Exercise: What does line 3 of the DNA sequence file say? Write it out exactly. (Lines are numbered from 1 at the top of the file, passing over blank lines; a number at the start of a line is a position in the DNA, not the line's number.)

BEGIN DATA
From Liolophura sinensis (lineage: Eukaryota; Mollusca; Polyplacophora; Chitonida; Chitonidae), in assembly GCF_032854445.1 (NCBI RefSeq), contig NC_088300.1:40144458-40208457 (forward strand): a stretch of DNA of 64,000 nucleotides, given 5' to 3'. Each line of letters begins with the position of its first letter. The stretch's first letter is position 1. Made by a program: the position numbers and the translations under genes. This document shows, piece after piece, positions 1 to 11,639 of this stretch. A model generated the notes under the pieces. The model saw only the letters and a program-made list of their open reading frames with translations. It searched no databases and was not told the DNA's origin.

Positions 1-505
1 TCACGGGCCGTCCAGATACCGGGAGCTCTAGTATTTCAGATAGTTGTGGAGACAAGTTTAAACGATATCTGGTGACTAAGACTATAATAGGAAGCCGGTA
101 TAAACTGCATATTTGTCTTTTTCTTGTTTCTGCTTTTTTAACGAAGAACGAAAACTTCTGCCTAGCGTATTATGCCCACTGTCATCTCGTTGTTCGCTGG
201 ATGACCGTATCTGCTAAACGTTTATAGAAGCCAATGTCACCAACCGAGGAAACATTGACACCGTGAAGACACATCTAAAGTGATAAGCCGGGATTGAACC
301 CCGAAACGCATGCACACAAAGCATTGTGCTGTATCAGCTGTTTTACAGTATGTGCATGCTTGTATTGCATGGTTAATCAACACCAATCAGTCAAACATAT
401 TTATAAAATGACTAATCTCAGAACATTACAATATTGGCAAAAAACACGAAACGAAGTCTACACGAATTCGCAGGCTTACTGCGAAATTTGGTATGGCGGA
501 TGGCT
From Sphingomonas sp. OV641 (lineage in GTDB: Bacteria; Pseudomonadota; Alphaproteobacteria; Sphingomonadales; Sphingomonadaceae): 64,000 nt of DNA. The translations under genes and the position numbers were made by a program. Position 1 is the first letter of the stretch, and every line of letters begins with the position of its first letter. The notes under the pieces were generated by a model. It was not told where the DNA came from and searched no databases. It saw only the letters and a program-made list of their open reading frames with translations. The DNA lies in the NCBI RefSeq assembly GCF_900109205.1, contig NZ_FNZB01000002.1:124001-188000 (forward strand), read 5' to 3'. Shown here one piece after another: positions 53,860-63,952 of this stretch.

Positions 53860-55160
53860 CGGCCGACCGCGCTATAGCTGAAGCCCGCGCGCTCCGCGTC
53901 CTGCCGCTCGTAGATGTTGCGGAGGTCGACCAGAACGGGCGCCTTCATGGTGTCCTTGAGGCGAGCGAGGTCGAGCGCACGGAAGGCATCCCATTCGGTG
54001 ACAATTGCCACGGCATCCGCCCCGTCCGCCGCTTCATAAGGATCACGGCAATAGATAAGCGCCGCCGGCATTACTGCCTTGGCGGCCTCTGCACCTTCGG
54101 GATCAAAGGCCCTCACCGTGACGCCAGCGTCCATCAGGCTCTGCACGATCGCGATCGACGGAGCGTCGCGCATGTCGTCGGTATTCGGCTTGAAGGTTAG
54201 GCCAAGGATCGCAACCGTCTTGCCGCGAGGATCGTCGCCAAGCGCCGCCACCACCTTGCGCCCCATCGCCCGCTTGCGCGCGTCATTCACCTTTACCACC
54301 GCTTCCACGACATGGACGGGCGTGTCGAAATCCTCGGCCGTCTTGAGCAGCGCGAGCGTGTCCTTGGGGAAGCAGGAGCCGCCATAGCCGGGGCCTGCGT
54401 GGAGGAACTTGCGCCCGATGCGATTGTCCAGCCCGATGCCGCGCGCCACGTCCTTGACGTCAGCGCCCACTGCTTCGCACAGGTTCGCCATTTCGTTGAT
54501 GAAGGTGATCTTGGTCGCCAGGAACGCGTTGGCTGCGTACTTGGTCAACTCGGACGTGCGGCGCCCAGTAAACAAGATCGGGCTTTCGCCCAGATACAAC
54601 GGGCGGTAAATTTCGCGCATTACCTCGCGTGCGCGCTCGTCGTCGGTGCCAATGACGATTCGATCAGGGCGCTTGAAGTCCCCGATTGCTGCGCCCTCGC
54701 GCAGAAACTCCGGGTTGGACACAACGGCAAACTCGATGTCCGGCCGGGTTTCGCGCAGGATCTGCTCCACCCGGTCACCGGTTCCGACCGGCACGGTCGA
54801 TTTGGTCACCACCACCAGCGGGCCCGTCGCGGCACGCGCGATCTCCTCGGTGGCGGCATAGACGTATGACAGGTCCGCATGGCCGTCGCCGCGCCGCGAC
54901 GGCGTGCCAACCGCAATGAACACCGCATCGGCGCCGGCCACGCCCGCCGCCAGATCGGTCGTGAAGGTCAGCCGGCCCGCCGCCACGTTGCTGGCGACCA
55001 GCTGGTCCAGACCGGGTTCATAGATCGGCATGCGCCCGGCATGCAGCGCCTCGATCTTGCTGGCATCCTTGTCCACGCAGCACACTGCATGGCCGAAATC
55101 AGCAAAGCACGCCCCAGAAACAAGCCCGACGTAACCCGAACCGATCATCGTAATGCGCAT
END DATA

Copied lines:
1 TCACGGGCCGTCCAGATACCGGGAGCTCTAGTATTTCAGATAGTTGTGGAGACAAGTTTAAACGATATCTGGTGACTAAGACTATAATAGGAAGCCGGTA